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Money Magic

More than any other area of official policymaking, monetary policy suffers from the sense that there is a free lunch to be had. But there is a high price to be paid for the ultra-loose monetary policy that many countries are maintaining – and not only in terms of higher inflation.

CHICAGO – Economic growth in the United States seems to be slowing again. This might reflect temporary factors, like the Japanese tsunami, which disrupted supply chains and caused some factories to suspend operations. Also, high oil prices have taken a toll on disposable income, impeding growth in consumption demand. This has led to a build-up of inventory – and thus to cuts in production.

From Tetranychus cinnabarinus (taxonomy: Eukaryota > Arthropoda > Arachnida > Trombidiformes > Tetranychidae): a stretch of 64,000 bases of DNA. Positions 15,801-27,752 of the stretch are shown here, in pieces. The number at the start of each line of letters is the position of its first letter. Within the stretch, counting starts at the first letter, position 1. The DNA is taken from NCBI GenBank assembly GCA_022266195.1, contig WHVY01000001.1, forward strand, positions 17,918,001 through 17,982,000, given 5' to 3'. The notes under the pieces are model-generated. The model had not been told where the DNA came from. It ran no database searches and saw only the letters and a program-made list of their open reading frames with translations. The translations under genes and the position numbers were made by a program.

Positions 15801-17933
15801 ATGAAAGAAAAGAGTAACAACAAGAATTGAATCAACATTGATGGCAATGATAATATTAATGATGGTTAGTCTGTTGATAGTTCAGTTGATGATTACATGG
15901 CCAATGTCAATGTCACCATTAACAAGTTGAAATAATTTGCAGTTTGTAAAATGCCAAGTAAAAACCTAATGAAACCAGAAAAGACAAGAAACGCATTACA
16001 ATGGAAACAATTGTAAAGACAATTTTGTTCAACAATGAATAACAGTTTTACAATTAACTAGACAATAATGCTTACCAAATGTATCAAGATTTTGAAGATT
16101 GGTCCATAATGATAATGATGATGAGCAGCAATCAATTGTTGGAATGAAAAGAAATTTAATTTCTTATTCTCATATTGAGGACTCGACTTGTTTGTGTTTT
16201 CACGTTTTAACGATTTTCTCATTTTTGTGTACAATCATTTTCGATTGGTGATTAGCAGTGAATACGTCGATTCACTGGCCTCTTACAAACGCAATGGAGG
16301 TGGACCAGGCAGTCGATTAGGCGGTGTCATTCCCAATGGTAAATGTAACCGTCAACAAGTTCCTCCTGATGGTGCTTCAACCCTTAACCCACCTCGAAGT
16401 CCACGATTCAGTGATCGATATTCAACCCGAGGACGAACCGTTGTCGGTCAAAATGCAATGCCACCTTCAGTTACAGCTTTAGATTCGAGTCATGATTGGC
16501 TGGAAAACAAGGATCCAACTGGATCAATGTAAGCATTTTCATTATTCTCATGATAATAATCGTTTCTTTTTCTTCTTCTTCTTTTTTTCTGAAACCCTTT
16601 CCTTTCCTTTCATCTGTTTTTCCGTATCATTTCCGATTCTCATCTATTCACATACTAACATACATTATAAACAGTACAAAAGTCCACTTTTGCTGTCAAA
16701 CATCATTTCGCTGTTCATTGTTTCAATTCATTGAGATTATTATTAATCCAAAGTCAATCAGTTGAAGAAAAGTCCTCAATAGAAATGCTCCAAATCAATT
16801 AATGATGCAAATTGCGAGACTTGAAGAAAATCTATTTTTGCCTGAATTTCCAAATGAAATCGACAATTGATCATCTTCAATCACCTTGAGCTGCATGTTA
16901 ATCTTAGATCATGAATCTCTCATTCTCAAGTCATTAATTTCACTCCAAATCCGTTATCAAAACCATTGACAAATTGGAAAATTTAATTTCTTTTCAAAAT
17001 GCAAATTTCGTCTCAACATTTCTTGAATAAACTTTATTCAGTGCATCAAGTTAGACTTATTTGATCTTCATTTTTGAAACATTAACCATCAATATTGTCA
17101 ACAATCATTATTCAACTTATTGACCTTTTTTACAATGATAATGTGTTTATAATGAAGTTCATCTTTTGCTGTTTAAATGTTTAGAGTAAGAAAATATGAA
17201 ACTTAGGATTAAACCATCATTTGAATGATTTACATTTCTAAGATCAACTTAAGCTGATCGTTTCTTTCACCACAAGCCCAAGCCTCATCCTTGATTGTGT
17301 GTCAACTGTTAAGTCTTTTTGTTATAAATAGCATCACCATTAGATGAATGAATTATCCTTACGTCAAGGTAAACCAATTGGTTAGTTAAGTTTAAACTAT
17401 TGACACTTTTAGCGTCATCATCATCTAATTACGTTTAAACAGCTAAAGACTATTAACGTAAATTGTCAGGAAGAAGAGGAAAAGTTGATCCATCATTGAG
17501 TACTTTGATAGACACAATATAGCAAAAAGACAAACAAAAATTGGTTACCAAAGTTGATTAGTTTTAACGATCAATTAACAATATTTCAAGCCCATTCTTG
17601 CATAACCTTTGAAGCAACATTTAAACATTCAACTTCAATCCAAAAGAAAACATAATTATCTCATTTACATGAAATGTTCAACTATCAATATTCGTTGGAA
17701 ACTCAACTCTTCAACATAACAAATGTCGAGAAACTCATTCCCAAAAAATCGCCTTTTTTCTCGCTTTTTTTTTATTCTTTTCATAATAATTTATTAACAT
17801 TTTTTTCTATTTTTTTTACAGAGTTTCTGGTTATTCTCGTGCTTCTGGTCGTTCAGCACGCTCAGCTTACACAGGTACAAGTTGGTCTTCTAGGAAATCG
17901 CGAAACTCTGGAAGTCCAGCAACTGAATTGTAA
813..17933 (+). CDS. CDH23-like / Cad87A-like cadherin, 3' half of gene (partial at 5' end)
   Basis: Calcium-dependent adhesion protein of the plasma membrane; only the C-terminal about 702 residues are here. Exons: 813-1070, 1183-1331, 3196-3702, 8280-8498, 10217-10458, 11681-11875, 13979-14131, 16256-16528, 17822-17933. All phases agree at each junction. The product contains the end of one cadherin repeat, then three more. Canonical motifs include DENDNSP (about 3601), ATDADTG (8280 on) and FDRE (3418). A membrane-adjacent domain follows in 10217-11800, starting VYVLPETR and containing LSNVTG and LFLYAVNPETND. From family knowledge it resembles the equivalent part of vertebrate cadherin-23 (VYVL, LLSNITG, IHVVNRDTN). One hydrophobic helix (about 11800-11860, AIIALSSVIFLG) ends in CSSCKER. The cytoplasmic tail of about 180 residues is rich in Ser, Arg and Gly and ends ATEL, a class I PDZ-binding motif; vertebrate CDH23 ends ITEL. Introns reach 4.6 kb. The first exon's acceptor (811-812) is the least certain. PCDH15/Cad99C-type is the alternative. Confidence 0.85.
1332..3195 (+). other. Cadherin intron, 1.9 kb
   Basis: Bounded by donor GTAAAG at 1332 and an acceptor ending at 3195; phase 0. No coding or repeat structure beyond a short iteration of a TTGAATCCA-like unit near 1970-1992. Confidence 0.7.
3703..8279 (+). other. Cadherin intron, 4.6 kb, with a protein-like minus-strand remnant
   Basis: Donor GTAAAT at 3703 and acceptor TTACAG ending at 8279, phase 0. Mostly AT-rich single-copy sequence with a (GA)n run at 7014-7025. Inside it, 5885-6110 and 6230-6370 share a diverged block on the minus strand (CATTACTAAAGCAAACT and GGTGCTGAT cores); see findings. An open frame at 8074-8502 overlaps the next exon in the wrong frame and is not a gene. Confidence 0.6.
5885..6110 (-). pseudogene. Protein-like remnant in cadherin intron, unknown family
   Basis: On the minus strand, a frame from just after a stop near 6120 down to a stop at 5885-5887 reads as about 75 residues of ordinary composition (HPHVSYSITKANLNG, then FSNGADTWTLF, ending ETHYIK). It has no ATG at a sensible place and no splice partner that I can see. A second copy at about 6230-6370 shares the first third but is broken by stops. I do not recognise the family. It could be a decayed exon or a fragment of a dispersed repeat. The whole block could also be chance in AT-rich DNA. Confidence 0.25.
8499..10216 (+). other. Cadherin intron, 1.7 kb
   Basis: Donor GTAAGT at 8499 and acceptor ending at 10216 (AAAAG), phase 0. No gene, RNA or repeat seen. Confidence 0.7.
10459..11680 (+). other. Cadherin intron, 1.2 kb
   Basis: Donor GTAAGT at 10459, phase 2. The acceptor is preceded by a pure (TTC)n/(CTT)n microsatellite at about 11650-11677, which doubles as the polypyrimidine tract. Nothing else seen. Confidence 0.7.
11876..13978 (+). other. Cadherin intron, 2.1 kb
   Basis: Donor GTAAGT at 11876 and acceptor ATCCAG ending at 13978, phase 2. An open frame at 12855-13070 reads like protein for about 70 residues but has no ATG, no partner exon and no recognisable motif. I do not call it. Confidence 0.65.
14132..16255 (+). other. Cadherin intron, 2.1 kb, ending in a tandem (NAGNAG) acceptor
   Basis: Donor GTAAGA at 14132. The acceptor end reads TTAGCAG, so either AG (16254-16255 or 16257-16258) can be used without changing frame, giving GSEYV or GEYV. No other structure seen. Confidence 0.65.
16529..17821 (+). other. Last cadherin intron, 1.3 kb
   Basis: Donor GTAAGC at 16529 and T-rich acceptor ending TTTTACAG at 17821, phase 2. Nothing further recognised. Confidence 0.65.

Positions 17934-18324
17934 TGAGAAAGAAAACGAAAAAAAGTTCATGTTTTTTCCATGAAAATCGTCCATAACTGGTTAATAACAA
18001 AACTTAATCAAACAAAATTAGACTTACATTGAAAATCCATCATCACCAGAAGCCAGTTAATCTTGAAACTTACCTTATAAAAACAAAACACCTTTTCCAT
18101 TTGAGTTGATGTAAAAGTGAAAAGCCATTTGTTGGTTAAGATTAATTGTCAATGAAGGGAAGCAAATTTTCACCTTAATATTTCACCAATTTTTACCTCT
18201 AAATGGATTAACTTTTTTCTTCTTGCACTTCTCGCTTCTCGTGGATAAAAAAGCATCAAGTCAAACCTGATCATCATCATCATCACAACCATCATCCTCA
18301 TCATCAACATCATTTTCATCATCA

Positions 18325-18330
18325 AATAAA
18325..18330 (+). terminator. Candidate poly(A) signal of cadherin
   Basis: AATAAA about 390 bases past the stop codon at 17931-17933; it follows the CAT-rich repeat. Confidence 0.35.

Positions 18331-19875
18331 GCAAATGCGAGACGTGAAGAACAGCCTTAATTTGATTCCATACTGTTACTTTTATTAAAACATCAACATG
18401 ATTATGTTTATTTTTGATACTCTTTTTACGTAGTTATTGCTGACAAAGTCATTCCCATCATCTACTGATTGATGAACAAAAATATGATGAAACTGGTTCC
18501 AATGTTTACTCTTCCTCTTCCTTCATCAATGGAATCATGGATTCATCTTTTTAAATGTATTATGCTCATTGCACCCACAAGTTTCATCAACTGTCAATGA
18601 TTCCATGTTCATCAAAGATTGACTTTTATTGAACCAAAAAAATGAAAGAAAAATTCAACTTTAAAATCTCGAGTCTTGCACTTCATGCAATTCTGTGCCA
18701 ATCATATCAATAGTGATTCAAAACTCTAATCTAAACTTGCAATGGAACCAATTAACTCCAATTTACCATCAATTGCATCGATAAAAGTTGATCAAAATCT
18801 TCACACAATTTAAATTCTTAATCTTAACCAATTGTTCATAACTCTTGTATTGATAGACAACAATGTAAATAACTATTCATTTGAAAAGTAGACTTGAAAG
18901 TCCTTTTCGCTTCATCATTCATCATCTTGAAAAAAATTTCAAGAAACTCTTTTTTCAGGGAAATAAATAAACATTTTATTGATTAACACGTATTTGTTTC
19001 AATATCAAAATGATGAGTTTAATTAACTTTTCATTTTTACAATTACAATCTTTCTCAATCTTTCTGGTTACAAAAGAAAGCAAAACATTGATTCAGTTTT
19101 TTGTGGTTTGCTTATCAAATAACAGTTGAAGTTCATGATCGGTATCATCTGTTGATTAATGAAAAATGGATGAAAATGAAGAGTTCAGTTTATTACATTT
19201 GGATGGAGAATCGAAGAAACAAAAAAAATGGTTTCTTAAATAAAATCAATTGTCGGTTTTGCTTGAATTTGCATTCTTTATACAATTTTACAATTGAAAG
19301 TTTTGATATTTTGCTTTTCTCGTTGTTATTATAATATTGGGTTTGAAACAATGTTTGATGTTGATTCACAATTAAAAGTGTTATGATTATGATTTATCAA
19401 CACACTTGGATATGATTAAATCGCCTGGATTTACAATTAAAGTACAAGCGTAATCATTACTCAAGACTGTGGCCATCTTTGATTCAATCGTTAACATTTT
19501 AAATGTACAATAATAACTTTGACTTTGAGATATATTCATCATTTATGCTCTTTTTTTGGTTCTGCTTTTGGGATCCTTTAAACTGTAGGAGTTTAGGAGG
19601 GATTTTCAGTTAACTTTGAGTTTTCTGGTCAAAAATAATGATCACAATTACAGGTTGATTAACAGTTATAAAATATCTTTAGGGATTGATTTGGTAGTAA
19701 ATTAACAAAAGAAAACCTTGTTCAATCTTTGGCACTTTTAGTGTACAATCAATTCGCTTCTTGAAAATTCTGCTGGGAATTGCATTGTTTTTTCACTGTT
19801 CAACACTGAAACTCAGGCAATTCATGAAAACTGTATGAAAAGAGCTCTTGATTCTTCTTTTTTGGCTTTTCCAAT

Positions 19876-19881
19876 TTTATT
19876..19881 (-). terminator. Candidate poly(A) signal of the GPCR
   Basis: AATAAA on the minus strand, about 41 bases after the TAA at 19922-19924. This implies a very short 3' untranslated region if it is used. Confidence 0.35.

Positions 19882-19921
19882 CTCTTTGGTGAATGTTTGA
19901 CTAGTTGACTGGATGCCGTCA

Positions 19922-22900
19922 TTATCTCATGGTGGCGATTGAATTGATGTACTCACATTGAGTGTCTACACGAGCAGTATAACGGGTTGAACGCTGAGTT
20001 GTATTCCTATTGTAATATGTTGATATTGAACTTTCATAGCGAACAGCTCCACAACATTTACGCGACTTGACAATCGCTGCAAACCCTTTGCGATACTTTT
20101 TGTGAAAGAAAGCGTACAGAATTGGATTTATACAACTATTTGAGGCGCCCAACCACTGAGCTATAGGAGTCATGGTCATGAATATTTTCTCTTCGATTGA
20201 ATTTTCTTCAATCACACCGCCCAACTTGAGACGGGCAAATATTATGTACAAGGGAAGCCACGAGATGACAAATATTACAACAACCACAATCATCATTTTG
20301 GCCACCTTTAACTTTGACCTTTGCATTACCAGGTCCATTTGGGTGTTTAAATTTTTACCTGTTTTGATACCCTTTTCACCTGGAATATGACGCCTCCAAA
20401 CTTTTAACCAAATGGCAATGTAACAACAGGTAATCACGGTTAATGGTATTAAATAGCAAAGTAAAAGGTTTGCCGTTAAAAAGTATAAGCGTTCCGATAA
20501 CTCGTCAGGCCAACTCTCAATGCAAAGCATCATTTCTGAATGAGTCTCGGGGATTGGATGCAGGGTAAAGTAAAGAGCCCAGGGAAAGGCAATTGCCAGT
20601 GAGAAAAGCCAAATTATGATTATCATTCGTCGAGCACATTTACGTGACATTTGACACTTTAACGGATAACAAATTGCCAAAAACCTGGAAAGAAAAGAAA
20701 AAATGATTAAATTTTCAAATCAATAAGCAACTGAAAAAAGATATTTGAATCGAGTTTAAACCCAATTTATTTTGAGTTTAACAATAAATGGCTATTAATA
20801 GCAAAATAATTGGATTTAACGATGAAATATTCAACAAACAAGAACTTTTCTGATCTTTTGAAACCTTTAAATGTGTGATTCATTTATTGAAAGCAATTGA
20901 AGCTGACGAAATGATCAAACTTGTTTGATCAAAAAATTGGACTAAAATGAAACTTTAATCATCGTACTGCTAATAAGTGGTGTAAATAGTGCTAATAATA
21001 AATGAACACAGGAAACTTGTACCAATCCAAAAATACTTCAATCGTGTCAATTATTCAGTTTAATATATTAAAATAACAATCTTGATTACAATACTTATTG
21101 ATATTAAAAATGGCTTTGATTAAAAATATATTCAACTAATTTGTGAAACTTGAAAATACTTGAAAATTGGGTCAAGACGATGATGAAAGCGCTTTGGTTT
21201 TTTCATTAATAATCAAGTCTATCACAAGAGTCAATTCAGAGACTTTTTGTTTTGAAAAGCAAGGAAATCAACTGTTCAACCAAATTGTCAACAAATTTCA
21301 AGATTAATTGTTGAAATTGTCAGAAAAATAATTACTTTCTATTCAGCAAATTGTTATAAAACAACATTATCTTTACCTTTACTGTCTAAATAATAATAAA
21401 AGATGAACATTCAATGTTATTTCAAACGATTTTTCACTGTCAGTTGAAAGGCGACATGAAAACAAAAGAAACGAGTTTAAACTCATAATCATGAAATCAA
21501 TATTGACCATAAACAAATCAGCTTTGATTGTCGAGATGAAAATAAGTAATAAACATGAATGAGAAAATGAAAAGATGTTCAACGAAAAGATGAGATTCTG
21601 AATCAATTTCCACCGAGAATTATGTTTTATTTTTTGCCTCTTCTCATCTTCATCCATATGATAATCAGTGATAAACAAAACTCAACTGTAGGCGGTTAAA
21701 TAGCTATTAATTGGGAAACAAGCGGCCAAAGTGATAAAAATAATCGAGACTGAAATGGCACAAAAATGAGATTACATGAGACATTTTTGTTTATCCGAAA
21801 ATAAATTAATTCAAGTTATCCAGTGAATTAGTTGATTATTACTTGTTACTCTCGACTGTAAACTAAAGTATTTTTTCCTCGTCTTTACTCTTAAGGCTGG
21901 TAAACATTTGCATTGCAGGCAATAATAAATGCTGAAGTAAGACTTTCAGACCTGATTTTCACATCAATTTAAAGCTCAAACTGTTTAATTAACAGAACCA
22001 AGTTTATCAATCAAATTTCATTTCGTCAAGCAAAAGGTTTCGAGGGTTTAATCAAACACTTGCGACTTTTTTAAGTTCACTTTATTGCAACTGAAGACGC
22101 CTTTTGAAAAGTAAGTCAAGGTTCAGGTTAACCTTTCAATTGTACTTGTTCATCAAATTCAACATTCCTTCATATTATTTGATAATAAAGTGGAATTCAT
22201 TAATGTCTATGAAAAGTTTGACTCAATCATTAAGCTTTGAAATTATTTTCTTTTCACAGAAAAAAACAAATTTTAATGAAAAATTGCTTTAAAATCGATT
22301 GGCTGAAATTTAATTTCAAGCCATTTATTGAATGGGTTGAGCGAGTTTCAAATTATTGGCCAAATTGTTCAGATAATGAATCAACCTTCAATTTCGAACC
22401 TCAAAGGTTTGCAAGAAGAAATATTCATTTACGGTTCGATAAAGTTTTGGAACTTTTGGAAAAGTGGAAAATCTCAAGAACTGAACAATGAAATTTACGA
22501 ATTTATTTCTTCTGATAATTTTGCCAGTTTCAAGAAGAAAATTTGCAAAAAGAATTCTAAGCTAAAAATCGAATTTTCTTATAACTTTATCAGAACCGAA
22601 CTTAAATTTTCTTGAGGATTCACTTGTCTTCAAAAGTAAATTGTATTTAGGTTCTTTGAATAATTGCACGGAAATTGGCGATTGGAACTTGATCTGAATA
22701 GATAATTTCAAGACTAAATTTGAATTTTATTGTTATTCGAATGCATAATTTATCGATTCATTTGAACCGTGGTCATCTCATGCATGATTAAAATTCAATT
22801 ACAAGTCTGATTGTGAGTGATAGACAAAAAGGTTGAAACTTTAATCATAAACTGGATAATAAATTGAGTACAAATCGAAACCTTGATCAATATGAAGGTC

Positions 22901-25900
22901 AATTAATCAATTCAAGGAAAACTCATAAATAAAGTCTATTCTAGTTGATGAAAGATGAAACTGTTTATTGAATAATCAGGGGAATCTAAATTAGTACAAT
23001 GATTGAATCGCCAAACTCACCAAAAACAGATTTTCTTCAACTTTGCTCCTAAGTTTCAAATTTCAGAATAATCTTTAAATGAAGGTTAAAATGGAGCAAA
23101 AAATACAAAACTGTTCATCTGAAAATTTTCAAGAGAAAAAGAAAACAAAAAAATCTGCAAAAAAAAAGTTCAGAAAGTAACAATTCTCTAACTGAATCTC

Recoveries are rarely without blips, especially when they are as weak as this one. But, regardless of whether the factors behind the latest slowdown are fleeting or enduring, there will be calls on the US Federal Reserve to do something.

Some Americans view Fed Chairman Ben Bernanke as a modern-day wizard, able to revive the economy through a swish of his monetary wand – first ultra-low interest rates, then quantitative easing, and perhaps eventually money-printing. If inflation is low, they want the Fed to use every spell it knows to revive the economy. Like the World War I generals who reacted to every slaughter of their men by sending even more over the top of their trenches in a vain attempt to overwhelm the enemy, “free money” types react with “More!” if their policy does not seem to be working.

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